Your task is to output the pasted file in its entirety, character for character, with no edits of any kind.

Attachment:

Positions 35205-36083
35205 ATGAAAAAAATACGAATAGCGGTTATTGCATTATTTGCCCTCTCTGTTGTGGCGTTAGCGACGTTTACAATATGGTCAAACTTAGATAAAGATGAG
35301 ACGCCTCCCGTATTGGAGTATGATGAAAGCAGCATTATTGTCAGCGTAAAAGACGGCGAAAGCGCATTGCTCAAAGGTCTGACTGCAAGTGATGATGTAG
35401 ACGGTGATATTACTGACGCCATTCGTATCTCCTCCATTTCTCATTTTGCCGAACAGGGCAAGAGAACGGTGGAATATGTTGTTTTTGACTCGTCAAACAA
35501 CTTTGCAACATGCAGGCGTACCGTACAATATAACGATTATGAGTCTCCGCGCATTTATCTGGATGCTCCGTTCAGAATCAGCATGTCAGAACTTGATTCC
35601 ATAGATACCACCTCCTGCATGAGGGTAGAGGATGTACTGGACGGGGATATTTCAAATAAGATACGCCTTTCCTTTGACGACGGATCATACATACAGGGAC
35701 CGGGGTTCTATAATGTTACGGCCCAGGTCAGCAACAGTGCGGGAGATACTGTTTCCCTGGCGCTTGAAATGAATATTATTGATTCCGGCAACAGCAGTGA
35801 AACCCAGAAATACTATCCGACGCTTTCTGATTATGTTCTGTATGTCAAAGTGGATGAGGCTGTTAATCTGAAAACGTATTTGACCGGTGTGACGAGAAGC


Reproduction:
Positions 35205-36083
35205 ATGAAAAAAATACGAATAGCGGTTATTGCATTATTTGCCCTCTCTGTTGTGGCGTTAGCGACGTTTACAATATGGTCAAACTTAGATAAAGATGAG
35301 ACGCCTCCCGTATTGGAGTATGATGAAAGCAGCATTATTGTCAGCGTAAAAGACGGCGAAAGCGCATTGCTCAAAGGTCTGACTGCAAGTGATGATGTAG
35401 ACGGTGATATTACTGACGCCATTCGTATCTCCTCCATTTCTCATTTTGCCGAACAGGGCAAGAGAACGGTGGAATATGTTGTTTTTGACTCGTCAAACAA
35501 CTTTGCAACATGCAGGCGTACCGTACAATATAACGATTATGAGTCTCCGCGCATTTATCTGGATGCTCCGTTCAGAATCAGCATGTCAGAACTTGATTCC
35601 ATAGATACCACCTCCTGCATGAGGGTAGAGGATGTACTGGACGGGGATATTTCAAATAAGATACGCCTTTCCTTTGACGACGGATCATACATACAGGGAC
35701 CGGGGTTCTATAATGTTACGGCCCAGGTCAGCAACAGTGCGGGAGATACTGTTTCCCTGGCGCTTGAAATGAATATTATTGATTCCGGCAACAGCAGTGA
35801 AACCCAGAAATACTATCCGACGCTTTCTGATTATGTTCTGTATGTCAAAGTGGATGAGGCTGTTAATCTGAAAACGTATTTGACCGGTGTGACGAGAAGC